When consulting with potential candidates to represent you, determine how much experience the lawyer has handling cases like your own. Ask them what the percentage of cases they focus on are similar to yours. If they have special skills or more experience in a specific field of employment law, ask questions to determine if they are, or another person at the firm is the right lawyer for you. For example, if you’re in need of an attorney for a discrimination claim, inquire about their experience with discrimination cases. Then get more specific to your case. Is it a sexual, race, age, or gender discrimination claim? Does the attorney have more or less experience with any of those particular discrimination violations? Force the lawyer to prove to you why they’re the most qualified attorney to represent you. Don’t allow it to be the other way around. Also ask about how often they negotiate a pre-trial settlement rather than going to court. And before committing to anything, inquire as to the amount of your case work they will handle personally, as opposed to an associate or paralegal.
Once you’ve determined this individual is in fact the attorney for you, the next step is building and maintaining trust between one another. As the client, you should feel comfortable sharing all necessary information with your attorney. Anything you withhold can potentially hurt your case and prevent your lawyer from representing you to their fullest abilities. Meanwhile, your employment lawyer should be honest with you upfront and stand by their word. They should explain their fee arrangement beforehand and clarify any details regarding billing, costs, and a timeline of resolution before moving forward with the case.
Questions to Ask
Below we’ve compiled a list of helpful questions to ask when searching for and consulting with an experienced employment lawyer:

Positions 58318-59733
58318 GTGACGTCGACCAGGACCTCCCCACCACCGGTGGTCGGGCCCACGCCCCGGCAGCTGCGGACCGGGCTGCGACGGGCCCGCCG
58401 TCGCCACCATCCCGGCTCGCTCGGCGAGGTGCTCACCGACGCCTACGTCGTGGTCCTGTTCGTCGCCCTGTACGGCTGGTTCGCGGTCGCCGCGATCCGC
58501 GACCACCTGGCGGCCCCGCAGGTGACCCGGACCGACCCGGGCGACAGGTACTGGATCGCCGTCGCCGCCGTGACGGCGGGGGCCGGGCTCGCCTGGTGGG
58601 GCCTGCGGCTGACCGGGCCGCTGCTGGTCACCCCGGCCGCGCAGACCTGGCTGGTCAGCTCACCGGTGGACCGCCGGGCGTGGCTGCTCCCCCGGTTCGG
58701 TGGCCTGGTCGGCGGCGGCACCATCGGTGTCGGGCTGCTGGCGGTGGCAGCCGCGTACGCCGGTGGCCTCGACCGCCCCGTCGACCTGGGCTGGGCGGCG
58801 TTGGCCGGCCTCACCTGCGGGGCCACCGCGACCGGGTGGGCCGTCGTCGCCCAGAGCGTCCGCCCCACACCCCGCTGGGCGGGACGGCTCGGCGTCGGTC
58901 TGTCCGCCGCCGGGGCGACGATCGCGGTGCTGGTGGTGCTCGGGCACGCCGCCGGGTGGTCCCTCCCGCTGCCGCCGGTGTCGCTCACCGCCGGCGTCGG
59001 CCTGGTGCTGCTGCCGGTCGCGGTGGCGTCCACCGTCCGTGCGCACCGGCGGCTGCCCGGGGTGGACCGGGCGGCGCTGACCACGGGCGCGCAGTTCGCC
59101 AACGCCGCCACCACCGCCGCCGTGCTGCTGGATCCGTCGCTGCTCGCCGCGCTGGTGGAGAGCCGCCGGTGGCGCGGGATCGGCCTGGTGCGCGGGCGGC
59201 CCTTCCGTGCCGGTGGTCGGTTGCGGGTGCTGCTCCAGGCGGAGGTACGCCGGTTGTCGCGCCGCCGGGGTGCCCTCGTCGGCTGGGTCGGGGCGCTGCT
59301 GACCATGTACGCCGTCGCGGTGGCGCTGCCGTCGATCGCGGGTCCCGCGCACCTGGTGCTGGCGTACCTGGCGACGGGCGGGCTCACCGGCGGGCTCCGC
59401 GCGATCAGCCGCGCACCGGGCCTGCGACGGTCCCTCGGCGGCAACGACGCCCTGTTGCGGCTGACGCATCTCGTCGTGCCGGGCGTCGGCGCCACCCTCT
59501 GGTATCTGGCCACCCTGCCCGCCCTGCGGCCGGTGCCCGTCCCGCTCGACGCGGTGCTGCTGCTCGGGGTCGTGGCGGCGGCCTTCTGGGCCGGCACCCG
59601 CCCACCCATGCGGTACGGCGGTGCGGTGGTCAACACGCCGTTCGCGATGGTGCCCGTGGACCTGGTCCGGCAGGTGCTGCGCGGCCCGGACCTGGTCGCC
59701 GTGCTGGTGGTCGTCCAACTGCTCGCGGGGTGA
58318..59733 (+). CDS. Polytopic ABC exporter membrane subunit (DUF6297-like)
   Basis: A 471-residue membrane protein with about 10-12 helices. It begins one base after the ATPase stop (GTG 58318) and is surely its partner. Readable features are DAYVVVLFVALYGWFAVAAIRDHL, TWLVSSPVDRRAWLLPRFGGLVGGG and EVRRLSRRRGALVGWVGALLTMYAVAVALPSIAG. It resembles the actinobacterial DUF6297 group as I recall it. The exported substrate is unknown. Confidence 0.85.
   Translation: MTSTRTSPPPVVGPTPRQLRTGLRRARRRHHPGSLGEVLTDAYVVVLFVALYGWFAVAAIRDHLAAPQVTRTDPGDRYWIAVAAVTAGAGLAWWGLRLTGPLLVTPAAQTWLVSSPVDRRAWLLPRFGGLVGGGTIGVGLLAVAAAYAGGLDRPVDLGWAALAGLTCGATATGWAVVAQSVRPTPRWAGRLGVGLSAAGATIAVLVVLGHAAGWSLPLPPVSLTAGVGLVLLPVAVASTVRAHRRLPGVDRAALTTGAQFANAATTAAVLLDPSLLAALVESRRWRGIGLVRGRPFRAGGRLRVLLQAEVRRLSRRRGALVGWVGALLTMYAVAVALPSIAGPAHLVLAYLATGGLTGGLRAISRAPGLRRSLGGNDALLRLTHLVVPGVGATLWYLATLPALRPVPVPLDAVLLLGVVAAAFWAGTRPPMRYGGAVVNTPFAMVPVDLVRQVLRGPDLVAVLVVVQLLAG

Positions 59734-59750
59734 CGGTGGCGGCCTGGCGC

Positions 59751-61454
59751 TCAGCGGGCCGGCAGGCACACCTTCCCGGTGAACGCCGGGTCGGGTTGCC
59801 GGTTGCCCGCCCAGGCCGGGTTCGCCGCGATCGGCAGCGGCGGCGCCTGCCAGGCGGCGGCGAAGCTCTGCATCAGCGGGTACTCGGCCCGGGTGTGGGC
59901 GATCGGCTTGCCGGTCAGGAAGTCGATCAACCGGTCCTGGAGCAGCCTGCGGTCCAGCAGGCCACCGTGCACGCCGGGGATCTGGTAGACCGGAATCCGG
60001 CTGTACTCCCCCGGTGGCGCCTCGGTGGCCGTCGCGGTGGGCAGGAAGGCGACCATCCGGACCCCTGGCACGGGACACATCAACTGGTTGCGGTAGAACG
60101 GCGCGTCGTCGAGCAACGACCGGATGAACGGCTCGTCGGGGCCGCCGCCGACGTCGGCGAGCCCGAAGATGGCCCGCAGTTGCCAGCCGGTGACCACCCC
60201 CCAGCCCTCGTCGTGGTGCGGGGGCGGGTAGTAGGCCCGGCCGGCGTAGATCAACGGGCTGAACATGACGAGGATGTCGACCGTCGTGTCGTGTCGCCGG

- What percentage of your cases go to court versus being settled?
- What percentage of your practice handles employment matters similar to my case?
- What are your firm’s and your own personal practices for keeping up to date with current laws and regulations?
- How much of my actual case work will be handled by you, rather than associates or paralegals?
- What is your fee arrangement?
Employment Lawyer Fees
Many employment law attorneys charge a small consultation fee for your first meeting, while others offer a free consultation service. Beyond the initial consultation, most attorneys traditionally offer one of two structures to select from when handling lawyer fees.
- Hourly Rate – Based on a variety of factors, attorney’s hourly rates can fluctuate drastically. But an average hourly rate for an employment lawyer should fall somewhere between $250 and $500.
- Contingency Fee – General practice regarding contingency fees is that your attorney will keep ⅓ of any pre-trial settlement, and 40% or more of a jury award in the event the case goes to court.
Things to remember when pursuing damages from an employer is that in many employment law cases, the amount you are awarded can be capped. Punitive damages are rare in employment law, so you should only expect to receive lost pay and benefits, in addition to some amount for pain and suffering. And need not forget that your settlement or award will be subject to any state and federal taxes that might apply. These are all reasons why you must clarify the fee arrangement with your attorney before moving ahead with your case. Dealing with any misunderstandings in the middle of the case will be a headache for both you and your lawyer.